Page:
BALTIMORE, MD – The Baltimore Museum of Art (BMA) announced some important changes and additions to several of its collection galleries. The BMA’s contemporary wing has been updated with a new selection of works by contemporary artists with ties to Baltimore and Washington, DC, continuing the museum’s commitment to featuring the work of local and regional artists as an essential part of its mission. The European art galleries have also been newly enlivened with extraordinary historic French and Dutch paintings on loan from acclaimed private collections, including two masterpieces by Jean-Honoré Fragonard. These changes reflect the BMA’s vision to continuously enhance and reimagine presentations of its collection to capture a depth of artistic expression and excellence, across time and into the present moment.
Since fall 2021, the BMA has presented rotations of the contemporary collection under the umbrella title How Do We Know the World?, with approximately half of the works changing every six months. The latest iteration of the front room gallery, now on view, continues to highlight the dynamism and experimentation of Baltimore and Washington, DC-area artists with paintings, photographs, prints, video, and mixed-media works by Maren Hassinger, Emmanuel Massillon, linn meyers, Tom Miller, Devin N. Morris, Zéh Palito, Jo Smail, and SHAN Wallace. The BMA’s Black Box Gallery screens A Black Girl’s Country (2019) by Baltimore-based director and spoken word artist NIA JUNE with cinematographer Kirby Griffin, and creative director and musician APoetNamedNate. This four-minute, 24-second video uses poetry, music, and dance to celebrate the multifaceted experiences of 50 Black women and girls across generations in Baltimore. Also on view in adjacent galleries are works by Grace Hartigan, Valerie Maynard, and artists affiliated with the legacy of The Washington Color School: Timothy Corkery, Sam Gilliam, Alma W. Thomas and Anne Truitt.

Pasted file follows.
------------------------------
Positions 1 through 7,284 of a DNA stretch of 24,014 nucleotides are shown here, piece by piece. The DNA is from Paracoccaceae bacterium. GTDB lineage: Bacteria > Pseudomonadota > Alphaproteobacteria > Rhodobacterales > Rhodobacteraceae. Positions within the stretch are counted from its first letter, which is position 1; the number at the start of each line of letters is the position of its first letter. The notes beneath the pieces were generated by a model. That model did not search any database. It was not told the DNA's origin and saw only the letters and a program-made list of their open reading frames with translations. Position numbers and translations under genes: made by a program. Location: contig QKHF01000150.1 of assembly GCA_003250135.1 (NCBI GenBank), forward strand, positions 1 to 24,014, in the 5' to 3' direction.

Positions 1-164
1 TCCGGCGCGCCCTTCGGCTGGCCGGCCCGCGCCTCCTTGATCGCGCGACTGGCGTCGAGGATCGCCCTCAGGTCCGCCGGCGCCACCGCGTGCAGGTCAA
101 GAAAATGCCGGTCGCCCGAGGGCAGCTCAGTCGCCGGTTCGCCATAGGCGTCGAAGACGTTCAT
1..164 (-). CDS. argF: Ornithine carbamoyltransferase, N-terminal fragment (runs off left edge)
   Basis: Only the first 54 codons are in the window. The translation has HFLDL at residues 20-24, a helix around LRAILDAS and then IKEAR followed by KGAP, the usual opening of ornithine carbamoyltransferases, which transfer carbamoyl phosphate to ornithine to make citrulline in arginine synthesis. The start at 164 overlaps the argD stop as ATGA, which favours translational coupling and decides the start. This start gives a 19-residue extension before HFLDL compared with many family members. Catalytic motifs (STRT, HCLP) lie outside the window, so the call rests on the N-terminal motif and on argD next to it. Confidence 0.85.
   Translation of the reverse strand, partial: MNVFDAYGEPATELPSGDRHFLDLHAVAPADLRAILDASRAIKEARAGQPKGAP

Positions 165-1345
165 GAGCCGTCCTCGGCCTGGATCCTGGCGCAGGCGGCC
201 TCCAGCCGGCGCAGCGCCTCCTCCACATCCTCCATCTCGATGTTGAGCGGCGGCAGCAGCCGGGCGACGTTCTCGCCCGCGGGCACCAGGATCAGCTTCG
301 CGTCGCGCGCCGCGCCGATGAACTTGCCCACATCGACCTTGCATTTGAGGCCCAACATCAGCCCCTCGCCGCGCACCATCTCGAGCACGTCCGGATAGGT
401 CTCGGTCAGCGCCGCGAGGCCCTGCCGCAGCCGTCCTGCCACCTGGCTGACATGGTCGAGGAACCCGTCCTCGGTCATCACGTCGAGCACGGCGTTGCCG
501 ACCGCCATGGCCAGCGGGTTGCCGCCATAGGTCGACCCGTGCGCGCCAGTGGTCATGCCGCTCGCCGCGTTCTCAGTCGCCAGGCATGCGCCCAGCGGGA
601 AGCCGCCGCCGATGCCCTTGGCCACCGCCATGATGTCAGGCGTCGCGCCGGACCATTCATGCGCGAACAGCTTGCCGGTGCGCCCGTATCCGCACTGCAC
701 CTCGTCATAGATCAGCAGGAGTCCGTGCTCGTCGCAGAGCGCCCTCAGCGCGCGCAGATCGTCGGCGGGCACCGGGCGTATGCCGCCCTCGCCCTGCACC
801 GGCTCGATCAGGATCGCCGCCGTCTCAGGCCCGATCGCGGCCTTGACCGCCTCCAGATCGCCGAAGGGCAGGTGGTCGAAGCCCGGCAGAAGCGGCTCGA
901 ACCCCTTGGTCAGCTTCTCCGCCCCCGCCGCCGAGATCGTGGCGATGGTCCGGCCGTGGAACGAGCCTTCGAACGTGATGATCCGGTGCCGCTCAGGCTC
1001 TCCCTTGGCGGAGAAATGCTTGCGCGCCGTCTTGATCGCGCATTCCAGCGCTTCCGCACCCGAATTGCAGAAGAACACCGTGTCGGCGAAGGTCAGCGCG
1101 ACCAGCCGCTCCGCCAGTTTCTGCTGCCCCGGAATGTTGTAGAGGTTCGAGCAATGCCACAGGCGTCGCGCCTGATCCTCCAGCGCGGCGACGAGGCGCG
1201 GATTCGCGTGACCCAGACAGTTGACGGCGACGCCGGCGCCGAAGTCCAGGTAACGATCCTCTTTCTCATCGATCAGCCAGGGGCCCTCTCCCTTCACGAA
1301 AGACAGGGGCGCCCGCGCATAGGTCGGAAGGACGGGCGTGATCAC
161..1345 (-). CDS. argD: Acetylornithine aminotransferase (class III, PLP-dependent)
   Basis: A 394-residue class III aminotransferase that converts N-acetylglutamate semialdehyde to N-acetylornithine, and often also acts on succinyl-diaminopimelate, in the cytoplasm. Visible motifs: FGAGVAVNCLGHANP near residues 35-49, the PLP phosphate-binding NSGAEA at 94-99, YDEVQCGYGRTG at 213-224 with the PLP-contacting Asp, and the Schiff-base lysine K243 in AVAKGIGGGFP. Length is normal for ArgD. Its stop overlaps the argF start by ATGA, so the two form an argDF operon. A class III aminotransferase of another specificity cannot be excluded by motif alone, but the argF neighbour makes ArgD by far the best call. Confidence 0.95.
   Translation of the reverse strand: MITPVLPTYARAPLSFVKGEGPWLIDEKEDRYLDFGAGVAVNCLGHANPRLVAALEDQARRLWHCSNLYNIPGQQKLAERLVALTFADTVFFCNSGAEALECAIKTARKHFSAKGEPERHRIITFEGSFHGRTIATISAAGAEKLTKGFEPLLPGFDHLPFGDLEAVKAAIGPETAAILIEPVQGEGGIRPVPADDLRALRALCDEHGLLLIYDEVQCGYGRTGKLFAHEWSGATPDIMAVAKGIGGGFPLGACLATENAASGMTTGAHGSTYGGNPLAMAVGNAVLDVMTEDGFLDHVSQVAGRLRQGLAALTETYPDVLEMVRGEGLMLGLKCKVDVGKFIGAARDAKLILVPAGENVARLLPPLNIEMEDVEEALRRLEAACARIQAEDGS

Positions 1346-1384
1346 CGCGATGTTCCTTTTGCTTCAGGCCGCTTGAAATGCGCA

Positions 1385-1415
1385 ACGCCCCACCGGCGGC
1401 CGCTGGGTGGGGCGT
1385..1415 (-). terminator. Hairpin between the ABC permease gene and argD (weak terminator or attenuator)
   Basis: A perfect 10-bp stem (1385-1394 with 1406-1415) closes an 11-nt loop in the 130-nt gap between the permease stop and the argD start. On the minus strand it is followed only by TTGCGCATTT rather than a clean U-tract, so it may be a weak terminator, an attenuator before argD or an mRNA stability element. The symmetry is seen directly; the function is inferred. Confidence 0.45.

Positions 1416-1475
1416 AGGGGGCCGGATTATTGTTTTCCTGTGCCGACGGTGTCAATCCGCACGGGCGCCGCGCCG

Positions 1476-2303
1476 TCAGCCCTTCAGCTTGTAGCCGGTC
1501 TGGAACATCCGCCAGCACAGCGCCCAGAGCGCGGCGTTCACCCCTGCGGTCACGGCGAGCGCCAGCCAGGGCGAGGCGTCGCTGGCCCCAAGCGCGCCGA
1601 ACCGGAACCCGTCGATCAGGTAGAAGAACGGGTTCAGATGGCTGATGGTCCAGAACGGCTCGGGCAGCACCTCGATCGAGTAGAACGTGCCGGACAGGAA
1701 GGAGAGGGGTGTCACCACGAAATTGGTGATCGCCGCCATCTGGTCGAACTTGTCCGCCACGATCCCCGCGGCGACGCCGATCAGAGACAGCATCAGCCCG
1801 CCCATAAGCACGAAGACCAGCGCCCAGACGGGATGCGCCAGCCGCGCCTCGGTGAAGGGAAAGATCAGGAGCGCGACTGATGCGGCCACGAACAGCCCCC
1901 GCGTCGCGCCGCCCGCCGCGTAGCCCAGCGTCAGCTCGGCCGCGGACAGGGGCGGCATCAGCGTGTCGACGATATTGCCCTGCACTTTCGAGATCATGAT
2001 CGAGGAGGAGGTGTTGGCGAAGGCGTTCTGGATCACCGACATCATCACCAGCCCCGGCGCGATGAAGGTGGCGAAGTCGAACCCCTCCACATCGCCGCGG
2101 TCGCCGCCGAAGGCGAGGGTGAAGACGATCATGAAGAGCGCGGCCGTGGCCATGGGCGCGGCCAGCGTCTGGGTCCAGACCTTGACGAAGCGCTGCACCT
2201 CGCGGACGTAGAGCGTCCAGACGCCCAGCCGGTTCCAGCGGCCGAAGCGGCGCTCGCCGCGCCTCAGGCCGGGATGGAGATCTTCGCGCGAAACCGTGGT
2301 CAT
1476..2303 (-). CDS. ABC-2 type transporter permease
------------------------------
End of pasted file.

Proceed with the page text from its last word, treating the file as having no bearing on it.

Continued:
The central gallery of the BMA’s European art collection has been transformed by the loan of two magnificent works by Jean-Honoré Fragonard (French, 1732-1806). Portrait of a Singer and The Actor (both c. 1769) show the artist at the height of his creative powers with two portraits from his series of fantasy figure paintings (14 of which are known). Fragonard drew on his circle of friends and associates for models and lavishly—and somewhat daringly—depicted them in an old-fashioned Spanish style of costume captured with painterly bravura. The paintings belong to descendants of the celebrated Rothschild banking family and were among those seized in 1938 following the Anschluss, or annexation of Austria to Nazi Germany. The last time they were publicly shown together was in 2017 at the National Gallery in Washington, DC.
An adjacent gallery features three paintings on loan from The Leiden Collection in New York that focuses on 17th-century Dutch women as subjects, patrons, and artists.
More information: https://artbma.org